NMC Briefing Paper Uniquely Traces the History of Global Music Repression

As an important feature of the landmark, NMC/IMC joint Symposium on Protecting Free Speech in Music scheduled to premiere on March 3rd in conjunction with international Music Freedom Day, a briefing paper tracing the history of global music repression will be made available to the public for the very first time. The compendium, prepared by NMC Chair Charles J. Sanders and containing dozens of links to musical sources, will serve to provide music community members with the opportunity to incorporate the lessons of the past into their ideas for forging a less dangerous future for songwriters, composers, recording artists and performers.

“We’ve all seen the current headlines from around the world,” the document begins. “Musicians and composers attacked as rabble-rousers and enemies of the state. Singers arrested, their performances banned as dangerous, un-patriotic or sacrilegious. Most recently, we’ve even seen lethal attacks committed against music creators for refusing to perform, or simply for attempting to entertain, not even to proselytize or lampoon. On this subject, the mission of the global music community is clear. We must quickly and effectively formulate ways to help curb this despicable trend.”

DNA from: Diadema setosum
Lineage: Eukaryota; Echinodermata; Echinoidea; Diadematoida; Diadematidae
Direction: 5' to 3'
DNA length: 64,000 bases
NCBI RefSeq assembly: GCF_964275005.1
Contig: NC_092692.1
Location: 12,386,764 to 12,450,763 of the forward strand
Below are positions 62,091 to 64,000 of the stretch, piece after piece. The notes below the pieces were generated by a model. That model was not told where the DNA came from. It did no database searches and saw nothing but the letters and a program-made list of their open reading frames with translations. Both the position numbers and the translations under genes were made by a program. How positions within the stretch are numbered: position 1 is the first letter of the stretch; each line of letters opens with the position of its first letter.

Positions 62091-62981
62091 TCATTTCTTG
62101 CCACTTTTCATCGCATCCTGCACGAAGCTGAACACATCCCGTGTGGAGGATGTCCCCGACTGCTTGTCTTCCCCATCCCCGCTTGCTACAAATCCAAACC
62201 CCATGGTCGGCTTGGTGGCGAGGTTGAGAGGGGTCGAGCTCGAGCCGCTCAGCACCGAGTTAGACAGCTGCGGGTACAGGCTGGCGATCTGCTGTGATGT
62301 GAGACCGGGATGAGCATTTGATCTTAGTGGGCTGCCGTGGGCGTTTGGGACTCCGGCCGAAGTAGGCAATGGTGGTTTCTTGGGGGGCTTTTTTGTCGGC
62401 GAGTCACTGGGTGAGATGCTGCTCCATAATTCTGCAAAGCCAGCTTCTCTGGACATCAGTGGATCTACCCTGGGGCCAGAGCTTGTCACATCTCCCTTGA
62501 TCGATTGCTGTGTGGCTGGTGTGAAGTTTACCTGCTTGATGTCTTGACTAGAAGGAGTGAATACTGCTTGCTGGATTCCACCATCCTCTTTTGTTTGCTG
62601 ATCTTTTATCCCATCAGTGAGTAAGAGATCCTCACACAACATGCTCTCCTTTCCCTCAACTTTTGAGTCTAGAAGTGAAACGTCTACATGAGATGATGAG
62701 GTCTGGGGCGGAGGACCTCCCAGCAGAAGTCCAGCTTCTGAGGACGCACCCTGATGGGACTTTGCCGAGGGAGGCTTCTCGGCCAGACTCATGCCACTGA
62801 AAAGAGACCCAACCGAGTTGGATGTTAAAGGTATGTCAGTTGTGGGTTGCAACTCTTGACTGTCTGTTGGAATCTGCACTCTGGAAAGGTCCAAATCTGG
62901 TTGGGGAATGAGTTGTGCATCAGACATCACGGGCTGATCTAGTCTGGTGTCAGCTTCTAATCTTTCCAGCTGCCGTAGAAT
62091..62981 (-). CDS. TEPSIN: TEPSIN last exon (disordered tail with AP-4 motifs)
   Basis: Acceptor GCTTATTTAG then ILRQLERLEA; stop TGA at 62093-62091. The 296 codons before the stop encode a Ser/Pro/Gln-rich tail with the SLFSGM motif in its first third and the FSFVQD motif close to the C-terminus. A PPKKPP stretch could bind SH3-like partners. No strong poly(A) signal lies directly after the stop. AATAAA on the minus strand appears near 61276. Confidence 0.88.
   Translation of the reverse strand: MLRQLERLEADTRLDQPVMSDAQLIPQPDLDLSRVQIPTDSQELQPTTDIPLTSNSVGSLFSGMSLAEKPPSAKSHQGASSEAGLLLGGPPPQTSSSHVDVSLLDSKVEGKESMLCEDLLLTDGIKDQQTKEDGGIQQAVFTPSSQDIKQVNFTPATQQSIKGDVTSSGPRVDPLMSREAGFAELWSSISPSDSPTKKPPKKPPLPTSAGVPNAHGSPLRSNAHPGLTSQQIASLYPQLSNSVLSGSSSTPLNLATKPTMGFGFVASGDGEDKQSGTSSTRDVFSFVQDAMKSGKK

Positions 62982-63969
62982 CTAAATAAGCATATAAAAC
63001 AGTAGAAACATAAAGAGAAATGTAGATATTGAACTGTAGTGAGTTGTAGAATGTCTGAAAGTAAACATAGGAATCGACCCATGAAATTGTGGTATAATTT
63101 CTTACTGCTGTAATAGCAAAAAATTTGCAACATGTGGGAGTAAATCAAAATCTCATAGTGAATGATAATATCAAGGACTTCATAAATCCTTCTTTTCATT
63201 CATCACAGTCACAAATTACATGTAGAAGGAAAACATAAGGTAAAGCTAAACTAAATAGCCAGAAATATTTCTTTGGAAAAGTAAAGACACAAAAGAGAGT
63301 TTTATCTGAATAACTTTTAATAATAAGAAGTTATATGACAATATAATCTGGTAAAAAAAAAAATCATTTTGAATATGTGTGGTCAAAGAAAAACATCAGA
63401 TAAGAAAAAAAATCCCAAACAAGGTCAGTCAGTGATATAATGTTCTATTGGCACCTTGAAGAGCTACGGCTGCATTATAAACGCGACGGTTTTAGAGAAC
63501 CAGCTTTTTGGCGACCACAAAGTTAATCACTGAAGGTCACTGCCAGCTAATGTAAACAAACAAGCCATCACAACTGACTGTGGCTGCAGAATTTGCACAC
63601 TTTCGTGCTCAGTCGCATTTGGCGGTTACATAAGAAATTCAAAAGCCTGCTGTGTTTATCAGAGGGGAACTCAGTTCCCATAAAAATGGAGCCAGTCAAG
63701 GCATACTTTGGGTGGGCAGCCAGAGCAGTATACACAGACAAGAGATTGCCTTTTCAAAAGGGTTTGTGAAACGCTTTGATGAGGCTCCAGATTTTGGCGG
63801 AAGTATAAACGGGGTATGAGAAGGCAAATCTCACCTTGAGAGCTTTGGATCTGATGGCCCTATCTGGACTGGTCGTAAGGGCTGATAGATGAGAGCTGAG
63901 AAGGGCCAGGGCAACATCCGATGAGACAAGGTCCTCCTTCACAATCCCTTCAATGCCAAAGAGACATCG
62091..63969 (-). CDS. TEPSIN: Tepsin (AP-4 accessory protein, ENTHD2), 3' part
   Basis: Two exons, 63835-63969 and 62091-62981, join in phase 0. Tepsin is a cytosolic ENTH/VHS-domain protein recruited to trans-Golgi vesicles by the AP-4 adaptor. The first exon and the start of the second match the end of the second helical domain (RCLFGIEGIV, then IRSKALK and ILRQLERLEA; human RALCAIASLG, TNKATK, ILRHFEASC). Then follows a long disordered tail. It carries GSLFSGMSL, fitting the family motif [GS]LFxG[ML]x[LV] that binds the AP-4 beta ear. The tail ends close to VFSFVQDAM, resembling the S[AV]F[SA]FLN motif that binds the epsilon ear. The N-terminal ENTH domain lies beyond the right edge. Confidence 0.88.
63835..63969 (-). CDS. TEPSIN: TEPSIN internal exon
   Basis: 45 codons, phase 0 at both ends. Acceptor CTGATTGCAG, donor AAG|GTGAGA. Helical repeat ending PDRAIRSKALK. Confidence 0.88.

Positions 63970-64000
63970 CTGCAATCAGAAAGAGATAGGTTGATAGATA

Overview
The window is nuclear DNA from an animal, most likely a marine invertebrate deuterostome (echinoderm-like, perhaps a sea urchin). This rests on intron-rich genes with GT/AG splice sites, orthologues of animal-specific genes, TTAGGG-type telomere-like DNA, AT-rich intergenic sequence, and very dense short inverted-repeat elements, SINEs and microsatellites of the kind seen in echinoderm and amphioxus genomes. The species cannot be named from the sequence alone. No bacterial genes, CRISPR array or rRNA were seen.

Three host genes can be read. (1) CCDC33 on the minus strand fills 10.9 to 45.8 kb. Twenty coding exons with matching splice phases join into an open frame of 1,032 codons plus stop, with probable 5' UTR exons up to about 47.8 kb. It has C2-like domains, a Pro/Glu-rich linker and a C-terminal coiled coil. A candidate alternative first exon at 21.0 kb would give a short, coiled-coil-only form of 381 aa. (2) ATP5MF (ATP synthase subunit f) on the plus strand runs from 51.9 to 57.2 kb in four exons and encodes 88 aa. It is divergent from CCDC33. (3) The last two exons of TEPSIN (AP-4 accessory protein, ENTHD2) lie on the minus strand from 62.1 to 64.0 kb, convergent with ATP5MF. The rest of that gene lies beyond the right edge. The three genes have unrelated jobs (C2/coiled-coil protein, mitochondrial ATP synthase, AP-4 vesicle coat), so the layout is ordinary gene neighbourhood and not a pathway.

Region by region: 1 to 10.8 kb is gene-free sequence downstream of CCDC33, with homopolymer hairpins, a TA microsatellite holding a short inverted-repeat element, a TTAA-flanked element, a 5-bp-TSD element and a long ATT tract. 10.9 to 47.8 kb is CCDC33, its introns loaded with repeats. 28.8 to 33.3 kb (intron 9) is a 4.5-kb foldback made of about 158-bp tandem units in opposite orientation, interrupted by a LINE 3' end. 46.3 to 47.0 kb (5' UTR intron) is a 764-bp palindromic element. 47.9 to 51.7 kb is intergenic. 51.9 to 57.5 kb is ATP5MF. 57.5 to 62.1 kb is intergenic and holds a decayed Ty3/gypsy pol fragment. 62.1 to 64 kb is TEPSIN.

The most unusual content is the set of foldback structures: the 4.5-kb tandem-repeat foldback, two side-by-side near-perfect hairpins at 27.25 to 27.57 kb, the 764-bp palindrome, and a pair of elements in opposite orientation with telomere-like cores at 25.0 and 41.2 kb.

According to the report’s author, however, it’s also incumbent on us to recognize that such dangers have plagued humankind’s composers and troubadours for centuries. “Finding sustainable solutions to this newest spike in violence and repression will require our community to evaluate approaches to these threats with a careful eye on history.” Past events addressed in the paper include the banning of musical works and coercive or physical attacks on creators during the US Civil War, the Native American Genocide, the Great Depression and World Wars I and II, other murderous actions in fascist Spain, Nazi Germany, and Imperial Japan, brutal suppression in Soviet Russia and during the Chinese Cultural Revolution, outrageous acts of violence under the Pinochet Regime, the Khmer Rouge, and in Apartheid South Africa, and up to and including current, tragic events in Ukraine and Afghanistan.

“The historical pattern of musical repression is actually a simple one to understand. Music’s dual, facile ability to serve as both a powerful tool of propaganda and as an existential threat to power structures and political leaders has made it a prime focus of nervous governmental concern over the entire span of history. As a result, when it comes to music, whether we’re dealing with instances of governmental coercion, repression, violence or all three in combination, whatever we are seeing now the world has seen before. That fact itself creates an opportunity for more expeditiously finding the best way forward.”

The paper concludes with the assertion, “that crucial process is our responsibility to undertake” and it begins with the aphorism past is prologue. Stated another way, as the great novelist William Faulkner once sagely observed, the past is not dead. It is not even past.”